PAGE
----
Brian O’Blivion. Blackest Ever Hole. ISBN-10: 0615752292. ISBN-13: 978-0615752297. gnOme, 2012. 78 pages.
“Like some undecidable fugue from an all-too-familiar world that should not be, this seductively anti-lyrical sequence of existential horror-verse will quietly pummel you back into a void blacker than that from which you sprang, in other words, restore your wingéd senses to the ( )hole beneath our feet.” — M.O.N.
“This book is dark. The words are dark. The setting is dark. The craft is dark.” — Ben Spivey, author of Black God
PRINT: CS, Amazon
BEH @ goodreads
M.O.N. ObliviOnanisM. Volume I: Dissolving. ISBN-13: 978-0615730929. gnOme, 2012. 96 pp. $9.99.
A profanely mystical work of hyperpurple theory-porn, ObliviOnanisM is an auto-erotic intellectual fiction envisioning the phantastical unending odyssey of a young woman, Gemma, whom you will never know.
Print: CS, Amazon, Kindle.
“The Young-Girl’s ass is sufficient for her to feel an incommunicable singularity . . . Between the Young-Girl and the world there is a window. Nothing touches the Young-Girl, and the Young-Girl touches nothing.” — Tiqqun
“ObliviOnanisM is some pretty weird shit . . . Language-wise, it’s written like one of Lovecraft’s fantasy stories, all flowery and dense, winding prose. We go deep into Gemma’s darkest desires . . . The general tone and feeling of the text are equal parts Bataille and Story of O . . . frankly, it’s amazing to me that this book even exists.” – David Peak, author of Glowing in the Dark (Aqueous Books)
“So does it work? Surprisingly, yes. The ‘hyperpurple’ prose recalls the anonymous French erotica that was so ripe to pop up in the 50s, 60s, and 70s, approaching metaphysical plateaus of the phantastique . . . This body has organs but they dissolve into a gushy pool of sweat, spit, and come, but this doesn’t form an abject pile of abasement, rather it launches Gemma into the ethereal fluidity of the float.” — Impossible Mike (M. Kitchell), author of Slow Slidings (Blue Square Press), via HTMLGIANT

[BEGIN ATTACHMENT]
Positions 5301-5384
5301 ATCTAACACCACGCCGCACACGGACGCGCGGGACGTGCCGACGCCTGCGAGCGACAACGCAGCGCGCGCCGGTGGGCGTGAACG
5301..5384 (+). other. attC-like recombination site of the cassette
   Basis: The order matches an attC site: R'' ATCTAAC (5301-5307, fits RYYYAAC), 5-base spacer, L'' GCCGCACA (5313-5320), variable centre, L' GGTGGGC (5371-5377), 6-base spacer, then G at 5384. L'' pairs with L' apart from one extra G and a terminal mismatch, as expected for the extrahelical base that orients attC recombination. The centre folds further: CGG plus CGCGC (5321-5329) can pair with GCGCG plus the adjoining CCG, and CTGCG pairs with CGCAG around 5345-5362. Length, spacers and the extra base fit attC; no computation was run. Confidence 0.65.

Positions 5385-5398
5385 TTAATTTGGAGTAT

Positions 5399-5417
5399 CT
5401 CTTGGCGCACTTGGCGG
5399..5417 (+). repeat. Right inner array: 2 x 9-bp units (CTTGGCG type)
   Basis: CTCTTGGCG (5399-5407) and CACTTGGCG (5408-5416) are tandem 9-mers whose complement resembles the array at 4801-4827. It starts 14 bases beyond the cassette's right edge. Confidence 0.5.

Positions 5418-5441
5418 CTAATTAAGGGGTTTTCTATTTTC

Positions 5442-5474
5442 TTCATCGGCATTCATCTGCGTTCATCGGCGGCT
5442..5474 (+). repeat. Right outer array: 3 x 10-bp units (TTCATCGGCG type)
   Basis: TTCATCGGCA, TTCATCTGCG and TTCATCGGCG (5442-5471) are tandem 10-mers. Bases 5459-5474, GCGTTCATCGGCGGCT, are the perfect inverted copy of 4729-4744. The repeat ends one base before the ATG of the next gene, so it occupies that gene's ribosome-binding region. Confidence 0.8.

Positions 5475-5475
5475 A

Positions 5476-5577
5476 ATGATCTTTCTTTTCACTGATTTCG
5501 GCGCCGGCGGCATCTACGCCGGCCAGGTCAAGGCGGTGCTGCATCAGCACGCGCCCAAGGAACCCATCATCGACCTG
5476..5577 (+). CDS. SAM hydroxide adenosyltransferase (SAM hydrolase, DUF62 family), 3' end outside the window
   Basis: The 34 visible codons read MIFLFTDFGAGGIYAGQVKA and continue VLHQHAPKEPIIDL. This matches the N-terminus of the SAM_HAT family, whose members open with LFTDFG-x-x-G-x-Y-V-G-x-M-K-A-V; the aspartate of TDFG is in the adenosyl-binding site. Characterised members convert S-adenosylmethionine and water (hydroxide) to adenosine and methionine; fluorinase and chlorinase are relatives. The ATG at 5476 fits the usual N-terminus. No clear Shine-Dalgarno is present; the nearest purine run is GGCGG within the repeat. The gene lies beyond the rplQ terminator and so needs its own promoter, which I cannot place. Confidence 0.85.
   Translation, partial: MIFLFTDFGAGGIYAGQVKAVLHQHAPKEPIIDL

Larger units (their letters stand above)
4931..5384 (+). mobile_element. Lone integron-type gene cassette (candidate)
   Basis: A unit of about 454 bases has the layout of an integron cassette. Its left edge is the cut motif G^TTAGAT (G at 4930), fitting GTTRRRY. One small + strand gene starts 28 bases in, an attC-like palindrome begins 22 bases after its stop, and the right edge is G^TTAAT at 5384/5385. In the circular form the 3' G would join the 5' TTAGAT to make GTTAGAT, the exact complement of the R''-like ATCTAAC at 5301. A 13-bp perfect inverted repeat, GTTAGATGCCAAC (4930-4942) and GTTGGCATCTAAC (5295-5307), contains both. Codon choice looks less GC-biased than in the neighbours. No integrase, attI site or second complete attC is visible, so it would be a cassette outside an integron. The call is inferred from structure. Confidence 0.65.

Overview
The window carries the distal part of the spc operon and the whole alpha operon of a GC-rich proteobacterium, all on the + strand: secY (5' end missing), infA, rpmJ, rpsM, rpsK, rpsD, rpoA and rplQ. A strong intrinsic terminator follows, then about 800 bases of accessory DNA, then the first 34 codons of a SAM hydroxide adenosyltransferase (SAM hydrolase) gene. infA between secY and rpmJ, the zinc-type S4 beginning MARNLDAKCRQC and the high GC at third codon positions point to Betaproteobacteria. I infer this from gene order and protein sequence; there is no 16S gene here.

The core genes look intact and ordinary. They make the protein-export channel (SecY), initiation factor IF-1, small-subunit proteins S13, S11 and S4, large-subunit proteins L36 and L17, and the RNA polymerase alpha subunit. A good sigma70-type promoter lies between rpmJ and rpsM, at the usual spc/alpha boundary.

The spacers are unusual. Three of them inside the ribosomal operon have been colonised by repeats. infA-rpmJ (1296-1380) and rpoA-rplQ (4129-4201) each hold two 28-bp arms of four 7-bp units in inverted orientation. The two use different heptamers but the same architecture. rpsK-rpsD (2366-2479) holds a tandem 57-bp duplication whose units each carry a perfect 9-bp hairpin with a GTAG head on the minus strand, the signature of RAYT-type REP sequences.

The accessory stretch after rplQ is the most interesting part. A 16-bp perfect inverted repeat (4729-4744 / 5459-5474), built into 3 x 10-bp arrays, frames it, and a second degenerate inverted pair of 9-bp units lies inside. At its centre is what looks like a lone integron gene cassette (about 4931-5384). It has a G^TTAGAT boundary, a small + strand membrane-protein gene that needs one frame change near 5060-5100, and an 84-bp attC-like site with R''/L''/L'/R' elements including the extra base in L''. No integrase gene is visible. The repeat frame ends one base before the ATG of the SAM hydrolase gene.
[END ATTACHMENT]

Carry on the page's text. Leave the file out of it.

OOM @ goodreads
Interview with M.O.N.
Eva Clanculator. Atheologia Germanica. ISBN-13: 978-0615669748. gnOme books. 2012. 114 pp. $5.00.
Woe unto them that call good evil, and evil good; that put light for darkness, and darkness for light.
An inverted version of the 14th-century mystical classic. “And as soon as a man turns himself in spirit, and with his whole heart and mind enters into the mind of God which is above eternity, all that ever he hath lost is restored in a moment. And if a man were to do thus a thousand times in a day, each time a fresh and real separation would take place; and in this sweet and divine work stands the truest and fullest separation that may be in this present eternity. For he who hath attained thereto, asks nothing further, for he hath found the Kingdom of Hell and Eternal Death on earth” (Chapter VII). Turn, convert to the woe.
“Clanculator’s experiment/prank perverts the blindly worshipful mysticism of its source text and winds up creating a wholly new treatise, something all-too-disturbingly fit for our modern world.” — David Peak
PRINT: CS, Amazon.
AG @ goodreads